What's your plan for 600 MHz?

By now it's been been widely reported that 470-608 MHz will be the legal territory for wireless microphones and in-ear monitors in the UHF band in the United States. All the details on the auction results are available here.

What this means is that in time, wireless systems operating in 608-698 MHz will no longer be legal in the US. When that will occur is subject to some debate, since the legal 39 month window following the auction close date doesn't necessarily prevent auction winners from testing and beginning to deploy systems in that band, so some areas may be affected sooner than others. (I guess if I bought something for billions of dollars I'd be eager to flip the switch too).

In fact, T-Mobile has been making a lot of noise about beginning operations in the 600 MHz band as early as this year. In his sweet T-Mobile leather jacket, CEO John Legere discusses the spectrum auction and his company's plans:

 

 

And in a recent email newsletter, Radio Active Designs' James Stoffo commented on the situation:

“Once winning bidders start testing equipment, operating a wireless microphone or intercom in that spectrum will be illegal. T-Mobile, the biggest winner of the auction, has already announced plans to start testing immediately. T-Mobile spent $8,000,000,000 on auction and their shareholders demand that they make use of the spectrum immediately.  They have announced that they intend to be in business across the United States by the end of 2017. Like it or not, this is going to have a horrendous negative impact on production wireless operations.”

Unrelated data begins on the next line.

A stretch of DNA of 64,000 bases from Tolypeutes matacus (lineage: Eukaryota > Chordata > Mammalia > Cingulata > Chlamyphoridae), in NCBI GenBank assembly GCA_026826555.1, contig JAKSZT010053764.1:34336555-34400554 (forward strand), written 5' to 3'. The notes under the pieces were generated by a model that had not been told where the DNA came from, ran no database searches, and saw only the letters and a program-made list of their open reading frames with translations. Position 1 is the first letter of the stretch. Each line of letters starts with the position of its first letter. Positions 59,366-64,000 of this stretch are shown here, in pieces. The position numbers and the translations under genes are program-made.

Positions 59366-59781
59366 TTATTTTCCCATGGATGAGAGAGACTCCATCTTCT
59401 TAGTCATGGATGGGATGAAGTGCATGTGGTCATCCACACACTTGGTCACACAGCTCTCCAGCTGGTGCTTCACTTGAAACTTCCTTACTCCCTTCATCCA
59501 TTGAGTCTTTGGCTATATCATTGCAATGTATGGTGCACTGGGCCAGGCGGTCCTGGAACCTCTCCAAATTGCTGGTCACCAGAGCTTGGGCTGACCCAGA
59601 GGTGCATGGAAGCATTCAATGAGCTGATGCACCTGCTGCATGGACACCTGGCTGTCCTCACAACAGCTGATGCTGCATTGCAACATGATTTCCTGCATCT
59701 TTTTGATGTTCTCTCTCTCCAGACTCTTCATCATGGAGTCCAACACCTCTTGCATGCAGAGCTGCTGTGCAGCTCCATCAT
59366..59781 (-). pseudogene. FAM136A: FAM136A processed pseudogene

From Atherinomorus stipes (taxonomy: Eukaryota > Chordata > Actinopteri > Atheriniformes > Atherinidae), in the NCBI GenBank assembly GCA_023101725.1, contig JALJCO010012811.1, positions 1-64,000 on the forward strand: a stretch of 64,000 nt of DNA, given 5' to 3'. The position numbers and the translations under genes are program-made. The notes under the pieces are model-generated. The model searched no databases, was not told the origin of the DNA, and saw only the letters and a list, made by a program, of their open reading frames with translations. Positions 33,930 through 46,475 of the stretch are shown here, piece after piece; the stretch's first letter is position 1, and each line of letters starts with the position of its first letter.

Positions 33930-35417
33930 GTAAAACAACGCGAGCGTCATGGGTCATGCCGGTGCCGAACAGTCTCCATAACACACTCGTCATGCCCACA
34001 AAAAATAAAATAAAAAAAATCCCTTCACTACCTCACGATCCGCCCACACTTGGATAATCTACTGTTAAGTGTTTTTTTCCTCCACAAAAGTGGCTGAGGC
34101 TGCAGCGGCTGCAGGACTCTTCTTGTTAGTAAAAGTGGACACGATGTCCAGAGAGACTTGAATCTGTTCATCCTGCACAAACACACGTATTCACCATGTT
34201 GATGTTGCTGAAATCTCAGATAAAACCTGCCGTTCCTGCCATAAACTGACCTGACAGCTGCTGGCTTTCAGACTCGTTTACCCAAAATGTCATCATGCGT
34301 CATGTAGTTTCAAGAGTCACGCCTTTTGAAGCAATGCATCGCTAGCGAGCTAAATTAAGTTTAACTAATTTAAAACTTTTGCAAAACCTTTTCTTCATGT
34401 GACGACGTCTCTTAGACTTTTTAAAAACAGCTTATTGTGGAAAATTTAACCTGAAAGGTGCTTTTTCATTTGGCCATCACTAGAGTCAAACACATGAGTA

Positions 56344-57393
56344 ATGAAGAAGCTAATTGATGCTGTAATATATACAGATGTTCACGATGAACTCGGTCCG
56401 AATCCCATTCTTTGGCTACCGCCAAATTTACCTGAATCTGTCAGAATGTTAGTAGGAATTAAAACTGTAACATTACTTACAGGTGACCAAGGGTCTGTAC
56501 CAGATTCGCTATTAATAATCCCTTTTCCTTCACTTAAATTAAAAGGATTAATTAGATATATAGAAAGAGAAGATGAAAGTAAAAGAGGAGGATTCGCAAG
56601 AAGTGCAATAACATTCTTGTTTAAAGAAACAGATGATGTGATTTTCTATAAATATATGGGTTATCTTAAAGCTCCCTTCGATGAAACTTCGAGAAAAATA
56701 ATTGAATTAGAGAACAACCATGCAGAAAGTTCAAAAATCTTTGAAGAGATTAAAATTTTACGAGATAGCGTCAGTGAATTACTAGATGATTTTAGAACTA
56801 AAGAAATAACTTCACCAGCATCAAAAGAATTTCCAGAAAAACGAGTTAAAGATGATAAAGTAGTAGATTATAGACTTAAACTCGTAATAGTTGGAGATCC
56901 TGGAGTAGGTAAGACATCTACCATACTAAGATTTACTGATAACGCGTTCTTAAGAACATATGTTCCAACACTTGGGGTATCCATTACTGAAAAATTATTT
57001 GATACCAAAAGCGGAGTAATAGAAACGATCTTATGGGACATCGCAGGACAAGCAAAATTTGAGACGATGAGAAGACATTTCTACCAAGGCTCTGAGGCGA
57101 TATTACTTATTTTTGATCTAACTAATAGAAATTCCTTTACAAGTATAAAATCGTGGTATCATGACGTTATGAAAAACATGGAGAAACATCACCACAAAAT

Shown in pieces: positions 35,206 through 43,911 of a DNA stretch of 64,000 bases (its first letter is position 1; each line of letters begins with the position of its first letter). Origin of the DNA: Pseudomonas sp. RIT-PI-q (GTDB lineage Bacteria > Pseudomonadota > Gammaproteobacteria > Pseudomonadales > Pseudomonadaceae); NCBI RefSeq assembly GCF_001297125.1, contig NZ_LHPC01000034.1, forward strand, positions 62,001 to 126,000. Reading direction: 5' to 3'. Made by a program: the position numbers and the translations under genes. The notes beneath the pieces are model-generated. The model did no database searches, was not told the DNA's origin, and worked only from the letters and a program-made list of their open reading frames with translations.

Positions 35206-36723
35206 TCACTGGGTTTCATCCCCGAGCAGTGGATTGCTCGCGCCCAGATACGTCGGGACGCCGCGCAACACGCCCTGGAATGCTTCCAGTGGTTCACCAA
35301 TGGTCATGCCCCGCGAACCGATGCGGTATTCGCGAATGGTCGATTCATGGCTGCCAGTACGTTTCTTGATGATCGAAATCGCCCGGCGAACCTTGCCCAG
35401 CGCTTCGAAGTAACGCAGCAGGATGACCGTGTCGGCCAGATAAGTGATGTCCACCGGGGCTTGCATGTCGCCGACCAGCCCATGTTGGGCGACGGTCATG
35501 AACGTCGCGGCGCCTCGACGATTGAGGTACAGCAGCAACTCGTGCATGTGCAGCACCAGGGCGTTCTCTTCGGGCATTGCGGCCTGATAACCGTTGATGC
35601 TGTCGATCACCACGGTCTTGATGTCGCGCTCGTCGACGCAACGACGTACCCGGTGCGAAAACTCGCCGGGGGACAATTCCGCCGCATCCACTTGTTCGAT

So what does this mean in your area?  To lookup the results specific to your area, take at look at Radio Active Design's cool FCC TV Repack online resource.  

 

So... what's your plan for your 600 MHz gear?

 

In addition to the UHF band, there are numerous options available now for migrating equipment.  There is no magic bullet and choosing frequency bands is a matter of balancing tradeoffs in performance, audio quality, channel count among others.  We're compiling data and tracking the wireless category closely. Checkout our three question survey below, we'll be sure to circle back with results and continue to follow this transition as it develops.  

And as more devices compete for less spectrum, better RF system design and management will be more important than ever.  For an overview of how to improve and optimize your wireless system, be sure to get in touch with us and we can steer you in the right direction based on your needs.  

 

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